Many thanks for your comment. You’re right, I should have said ‘Wendy and her team’ but I’m so used to Wendy as the face and director of Maltings Youth Theatre that for me she is the MYT. I stand corrected, thank you.

      That said, you’ve misunderstood my point. I have always supported Wendy — and her team — in the casting decisions they make because they make them with the best interests of the show at heart. Wendy — and her team (this could get tedious, do you see why I just put Wendy?) — always choose the right person for the right part, regardless. I’m not sure why you would see that comment as a negative, unless you think it’s a thinly veiled hint at nepotism and shady favours. Rest assured, I don’t do thinly veiled.

      As for your last sentence, *sigh* I’ll leave you to think about it a bit more.

      Chastity x

  2. Massive congratulations to David and Jonathan but don’t Madame Giry, Meg, Carlotta and Piangi deserve a mention?!

    • Hi Grace

      Thanks for dropping by!

      Please understand that any omissions are not personal or a comment on performance. If you have a look at the ‘About’ page you’ll see why this blog was set up. Basically I rarely give a detailed explanation of the plot nor do I mention every cast member individually. The Tiser and The News already have that covered and you had a glowing review!

      However, I feel amateur/community theatre deserves to have objective reviews that aren’t only there to flatter. Our local theatre companies are professional enough to want this. I stated that Phantom of the Opera was a phenomenal show and that every member of cast was wonderful, but as with other shows I like to give a pat on the back for those standout performances which I feel deserve a special mention and comment on areas that maybe didn’t work quite so well, etc, etc. That is what reviewing should be about.

      I hope this answers your question. Well done again to all of you. I don’t see how you can top Phantom but I look forward to seeing you all try.

      Chastity x

  3. Congratulations to the youth theatre for another outstanding production. I have enjoyed the double-page spread in the Berwick Advertiser and wholeheartedly agree with Chastity about the comic timing from David and Jonathan. The score is technically very difficult and was written with an older cast in mind so I was extremely impressed by how admirably this young cast coped.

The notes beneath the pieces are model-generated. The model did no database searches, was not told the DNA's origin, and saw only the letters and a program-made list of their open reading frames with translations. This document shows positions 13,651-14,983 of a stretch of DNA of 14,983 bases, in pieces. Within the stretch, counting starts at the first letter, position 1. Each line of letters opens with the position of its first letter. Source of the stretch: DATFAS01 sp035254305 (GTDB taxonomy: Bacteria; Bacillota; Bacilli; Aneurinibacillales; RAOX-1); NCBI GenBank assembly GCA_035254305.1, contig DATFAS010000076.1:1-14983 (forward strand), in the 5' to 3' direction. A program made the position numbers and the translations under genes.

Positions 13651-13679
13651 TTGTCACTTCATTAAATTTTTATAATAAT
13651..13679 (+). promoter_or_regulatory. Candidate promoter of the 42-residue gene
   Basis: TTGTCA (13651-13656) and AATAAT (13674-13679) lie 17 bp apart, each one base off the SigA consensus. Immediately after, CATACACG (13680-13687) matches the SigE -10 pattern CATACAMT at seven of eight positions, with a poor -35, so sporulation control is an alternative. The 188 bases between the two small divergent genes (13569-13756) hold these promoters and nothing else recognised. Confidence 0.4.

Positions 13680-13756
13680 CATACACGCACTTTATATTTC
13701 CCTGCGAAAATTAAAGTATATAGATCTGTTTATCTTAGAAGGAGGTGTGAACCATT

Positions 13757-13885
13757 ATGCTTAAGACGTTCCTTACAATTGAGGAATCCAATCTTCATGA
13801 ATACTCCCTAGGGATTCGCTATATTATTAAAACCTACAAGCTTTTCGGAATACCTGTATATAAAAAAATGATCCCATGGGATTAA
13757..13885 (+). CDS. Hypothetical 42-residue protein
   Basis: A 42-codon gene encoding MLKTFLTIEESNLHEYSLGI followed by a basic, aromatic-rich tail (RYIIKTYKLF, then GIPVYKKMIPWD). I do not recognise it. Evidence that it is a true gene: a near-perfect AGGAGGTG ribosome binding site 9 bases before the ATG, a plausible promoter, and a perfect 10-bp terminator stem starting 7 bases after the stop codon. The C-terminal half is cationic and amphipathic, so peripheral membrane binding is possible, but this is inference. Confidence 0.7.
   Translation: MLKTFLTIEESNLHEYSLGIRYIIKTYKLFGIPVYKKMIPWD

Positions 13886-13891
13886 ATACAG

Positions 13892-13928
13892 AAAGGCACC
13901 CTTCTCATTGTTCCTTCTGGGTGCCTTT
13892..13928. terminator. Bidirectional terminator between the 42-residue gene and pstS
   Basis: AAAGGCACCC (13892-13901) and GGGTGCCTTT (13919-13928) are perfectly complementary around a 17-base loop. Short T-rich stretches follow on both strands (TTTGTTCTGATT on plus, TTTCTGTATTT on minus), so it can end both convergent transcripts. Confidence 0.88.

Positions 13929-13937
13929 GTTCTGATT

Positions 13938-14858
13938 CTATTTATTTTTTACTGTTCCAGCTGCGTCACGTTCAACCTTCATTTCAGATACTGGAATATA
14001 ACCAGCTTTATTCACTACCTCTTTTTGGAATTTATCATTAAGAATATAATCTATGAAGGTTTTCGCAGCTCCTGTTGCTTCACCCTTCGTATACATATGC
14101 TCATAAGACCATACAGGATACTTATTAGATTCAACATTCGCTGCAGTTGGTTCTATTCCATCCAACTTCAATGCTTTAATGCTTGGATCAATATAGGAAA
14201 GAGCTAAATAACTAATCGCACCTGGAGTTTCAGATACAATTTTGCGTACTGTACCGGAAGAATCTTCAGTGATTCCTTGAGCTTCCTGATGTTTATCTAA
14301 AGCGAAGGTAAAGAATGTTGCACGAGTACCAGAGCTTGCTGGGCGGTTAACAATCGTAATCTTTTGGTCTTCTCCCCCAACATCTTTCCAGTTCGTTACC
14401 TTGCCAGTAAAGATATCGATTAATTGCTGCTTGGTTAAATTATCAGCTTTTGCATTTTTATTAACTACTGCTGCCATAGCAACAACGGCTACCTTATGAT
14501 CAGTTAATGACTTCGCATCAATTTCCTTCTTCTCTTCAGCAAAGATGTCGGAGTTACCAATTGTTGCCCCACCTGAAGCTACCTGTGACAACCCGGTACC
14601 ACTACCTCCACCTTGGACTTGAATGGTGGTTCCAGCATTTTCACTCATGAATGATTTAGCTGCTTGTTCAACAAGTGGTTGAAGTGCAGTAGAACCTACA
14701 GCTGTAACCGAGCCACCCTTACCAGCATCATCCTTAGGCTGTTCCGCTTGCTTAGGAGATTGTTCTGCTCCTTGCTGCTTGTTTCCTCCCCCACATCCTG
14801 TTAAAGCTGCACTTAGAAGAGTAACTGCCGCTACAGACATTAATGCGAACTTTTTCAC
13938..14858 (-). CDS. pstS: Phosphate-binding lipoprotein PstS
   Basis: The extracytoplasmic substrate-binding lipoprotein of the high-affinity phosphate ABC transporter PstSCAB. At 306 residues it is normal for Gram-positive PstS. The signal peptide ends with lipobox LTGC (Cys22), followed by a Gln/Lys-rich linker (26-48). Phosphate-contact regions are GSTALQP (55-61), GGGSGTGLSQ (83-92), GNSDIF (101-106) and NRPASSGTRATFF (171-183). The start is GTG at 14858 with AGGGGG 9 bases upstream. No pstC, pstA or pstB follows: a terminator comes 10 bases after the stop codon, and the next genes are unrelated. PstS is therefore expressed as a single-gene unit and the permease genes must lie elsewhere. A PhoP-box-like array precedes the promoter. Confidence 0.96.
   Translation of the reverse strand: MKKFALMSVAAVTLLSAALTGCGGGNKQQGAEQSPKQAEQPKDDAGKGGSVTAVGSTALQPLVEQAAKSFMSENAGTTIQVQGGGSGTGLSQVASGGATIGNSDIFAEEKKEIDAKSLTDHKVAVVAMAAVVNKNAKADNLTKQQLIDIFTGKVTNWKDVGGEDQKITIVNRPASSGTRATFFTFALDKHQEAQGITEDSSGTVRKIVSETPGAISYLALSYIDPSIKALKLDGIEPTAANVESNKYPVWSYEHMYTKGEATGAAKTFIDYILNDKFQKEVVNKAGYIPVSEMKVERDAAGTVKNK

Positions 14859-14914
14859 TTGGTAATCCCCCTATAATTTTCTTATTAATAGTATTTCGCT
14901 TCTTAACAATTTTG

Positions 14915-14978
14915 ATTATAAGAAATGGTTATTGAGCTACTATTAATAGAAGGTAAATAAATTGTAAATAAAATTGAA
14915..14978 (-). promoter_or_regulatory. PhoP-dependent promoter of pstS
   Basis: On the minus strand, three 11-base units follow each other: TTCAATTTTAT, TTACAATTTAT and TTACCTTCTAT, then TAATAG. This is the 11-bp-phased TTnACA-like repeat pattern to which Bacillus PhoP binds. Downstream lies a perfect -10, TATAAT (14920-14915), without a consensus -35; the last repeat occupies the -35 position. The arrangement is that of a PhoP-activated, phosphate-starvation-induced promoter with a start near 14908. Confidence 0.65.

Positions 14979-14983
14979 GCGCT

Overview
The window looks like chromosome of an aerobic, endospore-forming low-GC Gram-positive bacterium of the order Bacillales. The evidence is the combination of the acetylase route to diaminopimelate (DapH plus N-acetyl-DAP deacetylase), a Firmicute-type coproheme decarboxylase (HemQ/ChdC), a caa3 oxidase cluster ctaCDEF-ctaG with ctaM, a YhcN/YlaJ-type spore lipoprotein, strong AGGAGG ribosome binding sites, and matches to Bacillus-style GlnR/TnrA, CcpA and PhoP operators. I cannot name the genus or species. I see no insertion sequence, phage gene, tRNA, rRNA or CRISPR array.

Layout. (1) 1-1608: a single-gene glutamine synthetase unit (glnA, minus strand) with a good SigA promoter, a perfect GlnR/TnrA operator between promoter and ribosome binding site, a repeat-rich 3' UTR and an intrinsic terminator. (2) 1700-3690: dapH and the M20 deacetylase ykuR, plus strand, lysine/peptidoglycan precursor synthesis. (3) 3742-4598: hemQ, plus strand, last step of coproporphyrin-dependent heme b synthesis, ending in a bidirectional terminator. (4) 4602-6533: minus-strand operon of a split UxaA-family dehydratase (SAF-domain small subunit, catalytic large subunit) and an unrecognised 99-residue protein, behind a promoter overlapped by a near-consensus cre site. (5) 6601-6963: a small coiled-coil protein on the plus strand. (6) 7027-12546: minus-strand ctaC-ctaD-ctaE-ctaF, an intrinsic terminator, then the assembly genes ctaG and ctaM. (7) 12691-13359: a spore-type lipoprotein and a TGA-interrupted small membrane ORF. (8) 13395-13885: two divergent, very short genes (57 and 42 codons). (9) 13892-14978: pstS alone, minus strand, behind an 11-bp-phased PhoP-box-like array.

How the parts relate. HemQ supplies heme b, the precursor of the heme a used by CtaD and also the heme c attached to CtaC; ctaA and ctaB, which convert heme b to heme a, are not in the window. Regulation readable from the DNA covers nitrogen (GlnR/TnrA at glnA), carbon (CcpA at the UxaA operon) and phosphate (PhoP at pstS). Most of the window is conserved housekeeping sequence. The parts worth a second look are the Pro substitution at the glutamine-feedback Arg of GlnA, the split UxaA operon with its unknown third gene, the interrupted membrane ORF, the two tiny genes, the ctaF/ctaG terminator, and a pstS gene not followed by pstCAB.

The joy of this youth theatre is the amount of productions put on, and the high level of talent obvious in all of the cast. I am amazed at the level of hard work that goes into each production and look forward to the next extravanganza!

    • Hi Sophie

      Hear, hear! I’m amazed at the high number of talented youngsters (is there a better word than youngsters, please? I shudder every time I fall back on that one) we have here in Berwick. Normally in community theatre the support cast is less accomplished than the leads, but MYT has all bases covered. Fab bunch.

      Chastity x

  4. A great review of a fantastic show! Congratulations to Wendy, Neil and the entire cast and crew. I agree Wendy’s casting decisions do sometimes court controversy but surely that’s the case with all local theatre groups? We can be a precious bunch! In my experience she has always cast the right person for the role, and ensures that every cast member is given the opportunity to shine. A true professional and my hero x

    • Hi Gary

      Thanks very much for your comment! And I have to agree, theatre is a place full of sensitive souls and pulsating egos. Guilty as charged. As regards Wendy, is there anywhere we can buy a t-shirt with her face on? It seems only right. x

  5. Great review, I’m not sure why ‘anonymous’ was offended by your observations about the casting by Wendy, weren’t you commending her on her ability to cast quality over equality? Quite right, and brilliant casting it was as a result! I thought there were some great stand-out performances, taking for granted that Katie, Oliver and Fraser were at the top of their game, Messieurs Firmin and André shone even as much smaller roles. Wendy has a gift for that, getting the best out of whatever size the role. For me though, the stand out was Carlotta. She was fabulous!

    • Hi Anna

      I feel loyalty to Wendy blinded the correspondent to what was actually being said. Just shows how much Wendy inspires her merry band!

      Grace will be thrilled to hear how much you liked her performance as Carlotta; I think she was disappointed that she didn’t get a special mention! If it helps, Grace, I thought your characterisation was spot on!

      Thanks for commenting!

      Chastity x